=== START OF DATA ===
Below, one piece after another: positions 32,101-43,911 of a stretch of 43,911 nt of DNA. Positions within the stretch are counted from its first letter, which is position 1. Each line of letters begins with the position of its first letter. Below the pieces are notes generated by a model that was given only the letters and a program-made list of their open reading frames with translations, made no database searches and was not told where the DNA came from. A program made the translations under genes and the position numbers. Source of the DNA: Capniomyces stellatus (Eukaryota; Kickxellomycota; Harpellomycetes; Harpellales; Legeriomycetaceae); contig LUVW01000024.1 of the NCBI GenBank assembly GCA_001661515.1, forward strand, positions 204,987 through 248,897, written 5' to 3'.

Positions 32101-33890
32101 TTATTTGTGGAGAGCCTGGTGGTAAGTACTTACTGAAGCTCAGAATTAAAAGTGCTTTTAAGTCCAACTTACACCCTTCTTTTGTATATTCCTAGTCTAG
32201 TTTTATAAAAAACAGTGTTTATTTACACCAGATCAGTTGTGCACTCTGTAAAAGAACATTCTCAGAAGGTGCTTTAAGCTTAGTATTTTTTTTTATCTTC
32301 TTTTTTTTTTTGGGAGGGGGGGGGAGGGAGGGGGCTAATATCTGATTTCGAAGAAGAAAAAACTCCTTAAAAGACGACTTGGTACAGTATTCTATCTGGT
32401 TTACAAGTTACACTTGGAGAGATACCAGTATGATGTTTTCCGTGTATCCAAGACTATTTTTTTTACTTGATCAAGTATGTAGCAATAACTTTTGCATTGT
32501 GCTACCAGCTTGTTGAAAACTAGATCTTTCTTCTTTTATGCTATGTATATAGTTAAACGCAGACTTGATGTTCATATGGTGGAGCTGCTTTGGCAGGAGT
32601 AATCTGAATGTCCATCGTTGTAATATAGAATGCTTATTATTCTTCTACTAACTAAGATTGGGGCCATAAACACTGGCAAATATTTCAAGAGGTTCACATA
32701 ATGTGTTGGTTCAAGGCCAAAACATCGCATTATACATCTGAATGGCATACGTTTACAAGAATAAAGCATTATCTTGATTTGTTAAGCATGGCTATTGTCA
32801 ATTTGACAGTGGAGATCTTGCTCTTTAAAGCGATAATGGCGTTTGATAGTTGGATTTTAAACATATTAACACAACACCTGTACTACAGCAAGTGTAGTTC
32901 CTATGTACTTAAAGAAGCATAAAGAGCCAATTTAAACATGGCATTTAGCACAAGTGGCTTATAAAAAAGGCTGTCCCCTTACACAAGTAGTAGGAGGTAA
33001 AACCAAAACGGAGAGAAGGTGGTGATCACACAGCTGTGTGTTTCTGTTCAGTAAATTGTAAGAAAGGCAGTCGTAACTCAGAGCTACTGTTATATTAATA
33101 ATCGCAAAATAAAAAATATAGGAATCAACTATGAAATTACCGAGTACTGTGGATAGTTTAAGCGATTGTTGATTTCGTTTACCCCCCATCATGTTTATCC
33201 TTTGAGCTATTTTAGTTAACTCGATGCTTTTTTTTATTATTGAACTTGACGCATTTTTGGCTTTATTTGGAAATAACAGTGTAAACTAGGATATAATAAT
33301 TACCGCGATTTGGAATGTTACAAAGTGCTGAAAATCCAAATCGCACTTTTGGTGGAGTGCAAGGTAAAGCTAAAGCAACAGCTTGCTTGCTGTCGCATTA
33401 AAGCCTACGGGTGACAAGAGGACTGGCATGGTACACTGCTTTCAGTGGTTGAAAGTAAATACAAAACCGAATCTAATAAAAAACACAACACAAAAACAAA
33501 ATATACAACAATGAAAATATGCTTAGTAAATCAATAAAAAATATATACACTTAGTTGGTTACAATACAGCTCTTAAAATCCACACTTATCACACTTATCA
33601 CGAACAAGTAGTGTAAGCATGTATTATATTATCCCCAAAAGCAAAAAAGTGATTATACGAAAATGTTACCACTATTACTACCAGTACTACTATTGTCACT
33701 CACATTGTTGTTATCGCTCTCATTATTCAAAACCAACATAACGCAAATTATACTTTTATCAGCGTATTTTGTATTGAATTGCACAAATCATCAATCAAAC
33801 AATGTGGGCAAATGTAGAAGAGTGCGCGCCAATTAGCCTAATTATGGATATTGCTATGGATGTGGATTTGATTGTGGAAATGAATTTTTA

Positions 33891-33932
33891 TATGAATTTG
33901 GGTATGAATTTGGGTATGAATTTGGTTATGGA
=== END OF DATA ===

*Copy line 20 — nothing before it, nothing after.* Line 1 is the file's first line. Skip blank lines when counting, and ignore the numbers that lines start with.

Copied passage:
33801 AATGTGGGCAAATGTAGAAGAGTGCGCGCCAATTAGCCTAATTATGGATATTGCTATGGATGTGGATTTGATTGTGGAAATGAATTTTTA